Safety Checklist for the Sierra Nevada Winter Mountains

Safety notes for those intending to head for the higher Sierra Nevada mountains this winter

Safety Checklist for the Sierra Nevada Winter Mountains

After the tragic events of the last few days though I thought it may be wise to put out some helpful safety notes for those intending to head for the higher Sierra Nevada mountains this winter. Most of this is common sense but it may act as a useful checklist before your trip.

1) Check weather forecast

In particular I recommend EiALERT group pages (Facebook), AEMET and of course the Sierra Nevada Ski pages. Look out for wind gust speeds for your intended altitude. Over 40km/hr and you might struggle to stay upright, bearing in mind you might well be on an icy slope at the time! Look out for a deteriorating situation during the day. If so, start earlier, choose simpler route or indeed another day altogether. Temperatures at your intended altitude both the night before and the day of your climb will indicate likely ground conditions you will meet (ice, soft snow etc) and also likely windchill factor. Check when sunset is due and plan to be back well before to give you some lead time. I am also sure both Jim and myself would be happy to respond to direct questions about your intended route and likely weather/snow conditions.

2) Dress accordingly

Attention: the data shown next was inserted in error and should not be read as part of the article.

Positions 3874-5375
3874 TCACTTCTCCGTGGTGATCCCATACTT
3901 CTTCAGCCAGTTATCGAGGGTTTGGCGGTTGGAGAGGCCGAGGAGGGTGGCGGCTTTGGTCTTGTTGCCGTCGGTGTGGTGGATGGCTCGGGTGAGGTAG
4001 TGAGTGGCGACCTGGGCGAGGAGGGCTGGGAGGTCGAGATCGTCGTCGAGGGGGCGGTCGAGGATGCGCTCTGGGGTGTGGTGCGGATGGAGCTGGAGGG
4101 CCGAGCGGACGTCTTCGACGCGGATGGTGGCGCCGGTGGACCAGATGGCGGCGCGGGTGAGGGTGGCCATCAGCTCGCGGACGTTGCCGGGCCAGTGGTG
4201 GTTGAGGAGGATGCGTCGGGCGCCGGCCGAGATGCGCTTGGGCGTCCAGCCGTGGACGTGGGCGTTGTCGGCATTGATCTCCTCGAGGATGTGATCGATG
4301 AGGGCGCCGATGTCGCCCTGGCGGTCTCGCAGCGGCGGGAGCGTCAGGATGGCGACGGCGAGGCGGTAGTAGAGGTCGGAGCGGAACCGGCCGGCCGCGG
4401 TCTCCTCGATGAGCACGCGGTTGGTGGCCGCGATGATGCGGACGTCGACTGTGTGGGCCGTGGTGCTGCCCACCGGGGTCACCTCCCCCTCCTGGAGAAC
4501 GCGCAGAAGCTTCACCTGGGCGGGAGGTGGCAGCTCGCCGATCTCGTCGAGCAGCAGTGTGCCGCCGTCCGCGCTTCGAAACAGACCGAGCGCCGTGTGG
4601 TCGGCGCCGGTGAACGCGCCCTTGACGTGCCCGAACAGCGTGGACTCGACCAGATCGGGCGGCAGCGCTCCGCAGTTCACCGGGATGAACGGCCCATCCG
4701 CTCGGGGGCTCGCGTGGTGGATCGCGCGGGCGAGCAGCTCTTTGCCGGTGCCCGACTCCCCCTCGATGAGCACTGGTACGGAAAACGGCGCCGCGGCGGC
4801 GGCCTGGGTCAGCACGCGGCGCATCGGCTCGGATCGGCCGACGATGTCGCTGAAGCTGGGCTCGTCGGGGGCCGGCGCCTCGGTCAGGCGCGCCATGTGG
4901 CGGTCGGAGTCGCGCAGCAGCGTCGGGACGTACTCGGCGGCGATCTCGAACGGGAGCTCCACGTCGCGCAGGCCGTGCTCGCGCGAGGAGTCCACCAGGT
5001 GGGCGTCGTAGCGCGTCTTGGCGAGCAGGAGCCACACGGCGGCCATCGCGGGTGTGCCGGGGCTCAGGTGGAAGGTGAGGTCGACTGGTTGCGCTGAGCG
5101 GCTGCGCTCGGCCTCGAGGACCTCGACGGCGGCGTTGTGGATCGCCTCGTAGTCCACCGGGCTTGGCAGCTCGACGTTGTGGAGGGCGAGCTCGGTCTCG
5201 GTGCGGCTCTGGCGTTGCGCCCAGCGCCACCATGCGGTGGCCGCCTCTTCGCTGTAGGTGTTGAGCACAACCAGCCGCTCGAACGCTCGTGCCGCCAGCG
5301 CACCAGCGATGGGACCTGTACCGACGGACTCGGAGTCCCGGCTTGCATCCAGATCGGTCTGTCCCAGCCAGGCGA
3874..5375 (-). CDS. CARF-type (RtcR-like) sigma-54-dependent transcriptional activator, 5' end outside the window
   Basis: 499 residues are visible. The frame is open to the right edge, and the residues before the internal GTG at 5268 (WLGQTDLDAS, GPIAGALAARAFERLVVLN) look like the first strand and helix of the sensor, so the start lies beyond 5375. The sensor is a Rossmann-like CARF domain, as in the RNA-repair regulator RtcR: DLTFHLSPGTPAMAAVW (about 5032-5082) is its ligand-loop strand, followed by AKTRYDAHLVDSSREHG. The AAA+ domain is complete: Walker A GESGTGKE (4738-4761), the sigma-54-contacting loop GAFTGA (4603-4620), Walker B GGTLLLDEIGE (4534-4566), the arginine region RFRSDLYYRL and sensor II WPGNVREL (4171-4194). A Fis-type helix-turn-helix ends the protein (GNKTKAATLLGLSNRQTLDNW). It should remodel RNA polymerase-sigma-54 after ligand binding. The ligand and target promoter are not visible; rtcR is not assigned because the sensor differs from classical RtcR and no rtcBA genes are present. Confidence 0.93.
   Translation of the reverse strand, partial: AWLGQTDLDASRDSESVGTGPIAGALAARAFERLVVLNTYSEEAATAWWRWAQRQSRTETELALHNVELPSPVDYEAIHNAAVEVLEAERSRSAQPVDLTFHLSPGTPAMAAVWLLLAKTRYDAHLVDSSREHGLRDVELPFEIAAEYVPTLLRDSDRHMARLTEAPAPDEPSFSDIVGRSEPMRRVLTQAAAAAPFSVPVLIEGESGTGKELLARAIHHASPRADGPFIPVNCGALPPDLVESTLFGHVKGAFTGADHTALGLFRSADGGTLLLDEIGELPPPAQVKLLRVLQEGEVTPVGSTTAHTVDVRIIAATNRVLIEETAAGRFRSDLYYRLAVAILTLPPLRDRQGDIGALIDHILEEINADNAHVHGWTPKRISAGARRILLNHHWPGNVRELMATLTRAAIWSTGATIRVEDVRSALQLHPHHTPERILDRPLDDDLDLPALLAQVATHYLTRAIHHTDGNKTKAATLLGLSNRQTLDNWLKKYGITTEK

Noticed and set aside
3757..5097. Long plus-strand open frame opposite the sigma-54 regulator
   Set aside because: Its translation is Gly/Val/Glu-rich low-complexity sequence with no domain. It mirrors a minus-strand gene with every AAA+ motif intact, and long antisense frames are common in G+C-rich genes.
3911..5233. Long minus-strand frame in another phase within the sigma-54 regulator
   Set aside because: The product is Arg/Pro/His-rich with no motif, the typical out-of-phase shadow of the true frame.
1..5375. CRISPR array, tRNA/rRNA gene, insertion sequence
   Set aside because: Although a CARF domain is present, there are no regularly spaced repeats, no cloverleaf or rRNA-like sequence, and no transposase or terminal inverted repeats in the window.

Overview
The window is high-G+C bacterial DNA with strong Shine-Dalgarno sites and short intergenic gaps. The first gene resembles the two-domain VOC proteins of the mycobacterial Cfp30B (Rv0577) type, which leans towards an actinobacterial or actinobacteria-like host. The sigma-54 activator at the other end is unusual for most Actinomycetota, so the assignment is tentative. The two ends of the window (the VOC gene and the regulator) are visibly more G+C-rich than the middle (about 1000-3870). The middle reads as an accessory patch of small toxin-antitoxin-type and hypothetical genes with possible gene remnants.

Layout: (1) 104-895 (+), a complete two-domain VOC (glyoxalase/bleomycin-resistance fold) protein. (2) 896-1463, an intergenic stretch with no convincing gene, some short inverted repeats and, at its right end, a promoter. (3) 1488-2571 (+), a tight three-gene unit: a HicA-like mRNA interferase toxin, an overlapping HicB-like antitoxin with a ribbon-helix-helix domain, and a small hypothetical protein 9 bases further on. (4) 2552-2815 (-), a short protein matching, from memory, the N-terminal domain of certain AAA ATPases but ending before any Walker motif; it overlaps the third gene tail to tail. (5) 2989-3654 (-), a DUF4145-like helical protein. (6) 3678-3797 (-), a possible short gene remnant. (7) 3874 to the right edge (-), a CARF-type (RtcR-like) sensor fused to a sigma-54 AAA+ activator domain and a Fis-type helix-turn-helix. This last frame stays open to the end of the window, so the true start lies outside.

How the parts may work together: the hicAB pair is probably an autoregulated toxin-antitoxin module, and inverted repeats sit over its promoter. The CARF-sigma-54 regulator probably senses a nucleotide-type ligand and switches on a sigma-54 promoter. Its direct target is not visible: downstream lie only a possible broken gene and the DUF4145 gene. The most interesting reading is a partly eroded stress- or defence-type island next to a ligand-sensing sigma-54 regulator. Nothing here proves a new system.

Take spare clothing, gloves & hat with you. The extra weight will be well worth it when the clouds come in and winds increase. In winter I always pack a down jacket and down gloves even on the best of days. Oh, and yes, take a torch and mobile phone (with fully charged battery + spare if possible)

3) Don't bite off more than you can chew!

I'm all for adventure, but make sure your adventures happen in reasonably controlled situations. In winter above the snow line plan your intended route to be well within your capability and experience. Be prepared to change plan as mountain conditions change! As famous mountaineer, Ed Visteurs once said

"It’s a round trip. Getting to the summit is optional, getting down is mandatory"

4) Make sure there is a backup plan

ie ask yourself a few "What If" questions. Make sure you are always aware of the quick escape route to lower ground and safety. Know the location of refuges/shelters that could be utilised if required.

5) Map & compass?

Plan your route the night before. GPS devices are very useful, but personally I wouldn't trust a smartphone GPS mainly due to limited battery capability in very cold temperatures

6) Take Crampons & Ice Axe

If you are heading above the snow line then you MUST take crampons and ice axe and know how to use them. There are plenty of basic Winter Skills Mountaineering Courses in the Sierra Nevada and elsewhere that will give you sufficient training and confidence to take modest steps into the winter mountains. Bear in mind that in deep snow snowshoes maybe the only way to progress

7) Take a Friend

I recommend that you don't go alone unless you have the necessary confidence and experience of high alpine mountains in winter.

8) Inform people of your route

Make sure you tell somebody your intended route and what time you intend to be back. Then make sure you alert those same people when you do get back to your car!

9) Avalanche Risk?

On my intended route will there be an avalanche risk? This is a massive subject but check with the Sierra Nevada ski area, the Refugio Poqueira, or ourselves. Feel free to ask questions.

10) Rescue Services 112

Remember that you have to dial 112 to alert the Emergency Services

And finally ...... a couple of extra quotes for your to mull over

"The mountains will always be there, the trick is to make sure you are too" ..... Hervey Voge
"Mountains have a way of dealing with overconfidence" ..... Herman Buhl